Despite the fact that Volvo was in the early 1960s a very successful international truck manufacturer, the number of medium-duty trucks produced annually by Volvo was far to small to enable the development of a first-class medium-duty truck alone. Since Volvo had the ambition to grow in this segment as well, the solution was to seek development partners among other relatively small European manufacturers in this segment.
The Club of Four
The result was the 'Club of Four' which was formed in the early 1970s and which had a design office in Paris, France. This 'club' was formed by Volvo, DAF, Klöckner-Humboldt-Deutz ('Magirus') and Saviem (a French make which later merged with Berliet to form 'Renault Vehicules Industriels'). All these four manufacturers shared the ambition to develop a modern ergonomic high-quality medium-duty distribution truck.
The 'Club of Four' was a fairly successful joint project. Despite the fact that the trucks resulting from these various manufacturers looked very similar there were distinct differences between the Volvo trucks and the other trucks.
Unique, in terms of safety and engine
The 'Light-duty F' trucks (the most common nickname for the Volvo trucks of this family) was presented by Volvo in 1975, in a number of models for various transport tasks. It was clear that the Volvo 'Light-duty F' trucks were unique in some areas, particularly in terms of safety and the engine.
In the mid 70s, not all truck manufacturers were concerned with safety. For that reason, three out of the four manufacturers were not interested in strengthening the cabs for their trucks in order to withstand the severe Swedish cab crash-safety tests. For Volvo, of course, it was necessary to reinforce all 'Light-duty F' trucks (not only those intended for the Swedish market, but for all markets).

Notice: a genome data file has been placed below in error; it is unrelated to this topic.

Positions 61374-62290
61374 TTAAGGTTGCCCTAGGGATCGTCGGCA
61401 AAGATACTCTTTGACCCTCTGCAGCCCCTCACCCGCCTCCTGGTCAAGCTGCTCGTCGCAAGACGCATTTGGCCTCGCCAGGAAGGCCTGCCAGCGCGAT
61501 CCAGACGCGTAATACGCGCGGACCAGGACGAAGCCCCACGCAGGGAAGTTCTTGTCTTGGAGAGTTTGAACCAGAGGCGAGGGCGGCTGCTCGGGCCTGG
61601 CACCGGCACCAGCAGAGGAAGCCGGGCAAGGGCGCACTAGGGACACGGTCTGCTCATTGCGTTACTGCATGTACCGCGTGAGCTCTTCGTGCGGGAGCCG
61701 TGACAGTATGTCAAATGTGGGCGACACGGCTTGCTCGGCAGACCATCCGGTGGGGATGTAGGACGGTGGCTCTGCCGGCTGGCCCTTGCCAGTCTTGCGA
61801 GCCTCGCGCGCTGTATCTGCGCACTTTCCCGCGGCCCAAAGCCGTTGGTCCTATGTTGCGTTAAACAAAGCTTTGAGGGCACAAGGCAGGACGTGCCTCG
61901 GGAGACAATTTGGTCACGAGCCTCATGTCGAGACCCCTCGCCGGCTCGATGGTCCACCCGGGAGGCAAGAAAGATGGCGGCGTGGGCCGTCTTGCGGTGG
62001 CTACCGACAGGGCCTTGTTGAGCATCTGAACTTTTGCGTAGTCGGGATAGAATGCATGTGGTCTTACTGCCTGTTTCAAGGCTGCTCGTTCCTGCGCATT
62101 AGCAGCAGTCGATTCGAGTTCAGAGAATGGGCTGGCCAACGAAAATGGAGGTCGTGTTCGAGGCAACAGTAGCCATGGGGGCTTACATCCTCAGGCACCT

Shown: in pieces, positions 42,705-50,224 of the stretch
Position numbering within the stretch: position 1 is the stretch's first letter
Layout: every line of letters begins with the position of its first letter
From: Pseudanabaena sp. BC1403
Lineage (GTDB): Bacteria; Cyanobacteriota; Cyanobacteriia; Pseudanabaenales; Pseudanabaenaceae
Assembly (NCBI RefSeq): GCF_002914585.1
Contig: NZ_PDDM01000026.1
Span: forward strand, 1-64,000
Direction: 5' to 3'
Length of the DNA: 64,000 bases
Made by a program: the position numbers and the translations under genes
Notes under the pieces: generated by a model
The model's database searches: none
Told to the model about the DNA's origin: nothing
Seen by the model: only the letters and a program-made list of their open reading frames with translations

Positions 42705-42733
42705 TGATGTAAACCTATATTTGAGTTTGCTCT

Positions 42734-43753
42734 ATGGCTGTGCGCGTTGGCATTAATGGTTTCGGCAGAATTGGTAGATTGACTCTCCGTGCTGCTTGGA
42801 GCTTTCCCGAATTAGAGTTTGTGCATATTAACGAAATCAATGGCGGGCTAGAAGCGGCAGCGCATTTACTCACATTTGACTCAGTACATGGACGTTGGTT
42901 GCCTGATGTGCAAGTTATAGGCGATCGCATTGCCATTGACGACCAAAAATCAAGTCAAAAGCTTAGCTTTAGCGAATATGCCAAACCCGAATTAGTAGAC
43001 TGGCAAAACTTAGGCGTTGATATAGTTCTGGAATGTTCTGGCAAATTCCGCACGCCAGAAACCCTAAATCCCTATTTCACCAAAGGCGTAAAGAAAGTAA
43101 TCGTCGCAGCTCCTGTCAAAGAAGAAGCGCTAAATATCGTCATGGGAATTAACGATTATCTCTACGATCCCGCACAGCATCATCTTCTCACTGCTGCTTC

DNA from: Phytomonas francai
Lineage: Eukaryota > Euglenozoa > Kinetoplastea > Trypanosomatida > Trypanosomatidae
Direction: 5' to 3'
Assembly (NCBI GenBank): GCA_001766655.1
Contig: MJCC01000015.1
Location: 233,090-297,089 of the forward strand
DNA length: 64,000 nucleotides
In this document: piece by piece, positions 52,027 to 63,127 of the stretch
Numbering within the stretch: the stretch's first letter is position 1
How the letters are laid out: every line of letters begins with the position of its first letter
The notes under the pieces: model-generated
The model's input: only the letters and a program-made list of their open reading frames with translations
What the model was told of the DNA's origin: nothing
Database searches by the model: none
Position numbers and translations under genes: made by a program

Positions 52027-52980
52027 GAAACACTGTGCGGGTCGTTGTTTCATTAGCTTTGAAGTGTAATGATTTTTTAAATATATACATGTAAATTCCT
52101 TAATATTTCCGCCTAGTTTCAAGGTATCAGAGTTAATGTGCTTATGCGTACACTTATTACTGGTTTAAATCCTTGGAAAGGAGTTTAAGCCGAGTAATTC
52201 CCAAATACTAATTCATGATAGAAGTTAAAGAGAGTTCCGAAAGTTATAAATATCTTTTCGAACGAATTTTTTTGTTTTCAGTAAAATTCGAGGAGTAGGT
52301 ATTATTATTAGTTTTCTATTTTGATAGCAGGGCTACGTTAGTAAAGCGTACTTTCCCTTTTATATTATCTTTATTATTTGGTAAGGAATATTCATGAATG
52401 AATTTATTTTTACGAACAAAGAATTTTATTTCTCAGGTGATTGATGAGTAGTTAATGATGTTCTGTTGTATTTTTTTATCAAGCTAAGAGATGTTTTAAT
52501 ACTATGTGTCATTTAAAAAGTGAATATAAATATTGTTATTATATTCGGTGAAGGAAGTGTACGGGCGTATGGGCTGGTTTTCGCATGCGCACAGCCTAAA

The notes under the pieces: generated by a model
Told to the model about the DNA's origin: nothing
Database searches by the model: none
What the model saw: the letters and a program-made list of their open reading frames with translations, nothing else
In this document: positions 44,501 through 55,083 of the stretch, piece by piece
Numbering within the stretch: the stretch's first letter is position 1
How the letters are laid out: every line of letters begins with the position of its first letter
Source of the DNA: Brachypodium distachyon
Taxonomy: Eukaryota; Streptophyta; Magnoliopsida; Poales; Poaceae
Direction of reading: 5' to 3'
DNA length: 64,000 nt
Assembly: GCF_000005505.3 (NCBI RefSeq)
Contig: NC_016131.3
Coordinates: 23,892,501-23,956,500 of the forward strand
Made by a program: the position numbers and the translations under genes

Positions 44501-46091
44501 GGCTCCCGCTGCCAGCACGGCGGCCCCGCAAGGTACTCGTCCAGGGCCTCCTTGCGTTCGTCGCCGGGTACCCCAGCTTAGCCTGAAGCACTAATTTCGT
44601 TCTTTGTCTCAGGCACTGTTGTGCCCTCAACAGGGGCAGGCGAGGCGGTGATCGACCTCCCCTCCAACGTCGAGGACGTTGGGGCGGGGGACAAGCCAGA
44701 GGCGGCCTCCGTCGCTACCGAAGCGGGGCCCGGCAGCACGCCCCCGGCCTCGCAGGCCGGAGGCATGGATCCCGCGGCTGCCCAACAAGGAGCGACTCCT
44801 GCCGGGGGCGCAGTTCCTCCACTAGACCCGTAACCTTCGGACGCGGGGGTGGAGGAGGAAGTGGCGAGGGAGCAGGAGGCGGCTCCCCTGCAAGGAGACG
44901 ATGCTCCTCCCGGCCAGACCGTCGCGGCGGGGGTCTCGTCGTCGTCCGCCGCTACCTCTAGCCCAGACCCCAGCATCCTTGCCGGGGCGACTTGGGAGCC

The different philosophy of Volvo
The result was, of course, that the 'Light-duty F' trucks from Volvo were markedly more safe than the other three manufacturers´ trucks, even in markets where there was direct competition between all four makes and where the Swedish safety regulations were not mandatory.
Also when it came to the engines, Volvo had a slightly different philosophy from the other truck manufacturers. Volvo, being a pioneer in the area of turbocharging, chose to offer turbocharged engines in all of the heavier 'Light-duty F' trucks (from 13 tonnes GVW), and in the early 1980s even the lightest types of this range received turbocharged engines, making Volvo the first truck manufacturer in the world to exclusively produce ONLY turbocharged trucks.